‘The people have spoken’: Wisconsin abortion advocates tout midterm turnout, Democratic victories
MADISON, Wis. — Abortion rights advocates who worked to rally support for Democratic candidates after the fall of the Roe vs. Wade decision said Wednesday that victories by Gov. Tony Evers and Attorney General Josh Kaul are proof of voters’ support for abortion access.
Planned Parenthood Advocates of Wisconsin President and CEO Tanya Atkinson said during a virtual press conference Wednesday that the midterm results — which she called historic — brought advocates closer to overturning Wisconsin’s 1849 abortion ban.
“Thanks to supporters of reproductive freedom, we are one step closer to restoring, protecting and expanding abortion access,” Atkinson said. “The people have spoken, and it is time to restore access to abortion in Wisconsin.”
The state’s 173-year-old ban, which establishes a felony charge for healthcare providers who perform abortions, has no exceptions for rape or incest. It also carries a penalty of up to six years in prison and a $10,000 fine that increases to 15 years in prison and a $50,000 fine if the fetus is past sixteen weeks of development.
Following the Supreme Court’s decision, Kaul said he wouldn’t enforce the state’s abortion ban and later filed a lawsuit alongside Gov. Evers seeking to repeal the law altogether. In 2018, while campaigning against then-Attorney General Brad Schimel, Kaul said he thought the ban should be repealed.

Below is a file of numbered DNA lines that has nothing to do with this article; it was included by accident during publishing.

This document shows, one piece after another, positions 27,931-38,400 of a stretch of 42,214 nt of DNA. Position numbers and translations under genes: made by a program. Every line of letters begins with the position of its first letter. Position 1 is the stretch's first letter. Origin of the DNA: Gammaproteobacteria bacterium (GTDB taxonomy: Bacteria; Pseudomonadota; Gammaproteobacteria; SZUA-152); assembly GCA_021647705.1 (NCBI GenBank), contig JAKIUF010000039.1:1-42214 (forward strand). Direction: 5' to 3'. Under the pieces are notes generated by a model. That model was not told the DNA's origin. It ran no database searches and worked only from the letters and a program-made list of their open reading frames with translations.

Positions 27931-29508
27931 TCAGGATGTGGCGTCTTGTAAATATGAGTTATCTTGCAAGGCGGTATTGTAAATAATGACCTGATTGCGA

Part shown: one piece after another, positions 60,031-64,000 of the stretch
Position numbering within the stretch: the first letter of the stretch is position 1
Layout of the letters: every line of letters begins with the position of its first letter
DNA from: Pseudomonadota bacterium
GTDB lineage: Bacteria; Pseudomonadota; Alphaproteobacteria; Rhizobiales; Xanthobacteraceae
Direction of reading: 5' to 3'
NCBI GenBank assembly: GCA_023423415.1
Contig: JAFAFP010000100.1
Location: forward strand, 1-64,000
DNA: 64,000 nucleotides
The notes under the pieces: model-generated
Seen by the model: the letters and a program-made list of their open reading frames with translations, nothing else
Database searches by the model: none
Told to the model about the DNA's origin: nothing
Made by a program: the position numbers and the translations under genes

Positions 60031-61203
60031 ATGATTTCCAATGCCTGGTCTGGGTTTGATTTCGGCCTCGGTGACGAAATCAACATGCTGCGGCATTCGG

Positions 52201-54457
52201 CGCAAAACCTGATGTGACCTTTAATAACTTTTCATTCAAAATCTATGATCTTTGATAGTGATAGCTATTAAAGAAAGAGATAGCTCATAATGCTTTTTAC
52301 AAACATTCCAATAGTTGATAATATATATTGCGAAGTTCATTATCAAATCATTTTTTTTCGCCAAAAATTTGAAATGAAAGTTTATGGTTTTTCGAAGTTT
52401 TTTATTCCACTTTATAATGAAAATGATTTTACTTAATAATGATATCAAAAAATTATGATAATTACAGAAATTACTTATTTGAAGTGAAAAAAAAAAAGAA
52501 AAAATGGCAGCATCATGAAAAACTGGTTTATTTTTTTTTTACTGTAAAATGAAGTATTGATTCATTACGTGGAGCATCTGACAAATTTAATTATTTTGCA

Earlier this year, Gov. Evers called a special session of the state’s legislature to vote on approving a statewide referendum that would let voters decide on whether or not to repeal the ban. Republicans in both chambers gaveled out of their respective sessions in less than a minute.
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Atkins and Planned Parenthood Wisconsin’s Executive Director Steven Webb said outreach to voters has overwhelmingly showed them voters still had abortion access on their minds ahead of Election Day.
“Time and time again, we have heard from voters on the doors, on the phone and online: Criminalizing abortion in Wisconsin is not the future we want for ourselves or loved ones,” Webb said.
Since the fall of the Roe vs. Wade decision, advocates spent countless hours making phone calls, knocking on doors, and sharing messaging online to try and draw voters to the polls with abortion as a driving force. Webb said organizers reached a combined 1.25 million voters with their combined efforts.
“The Supreme Court decision changed the election narrative and closed the voter enthusiasm gap for the midterm elections,” Atkinson added.
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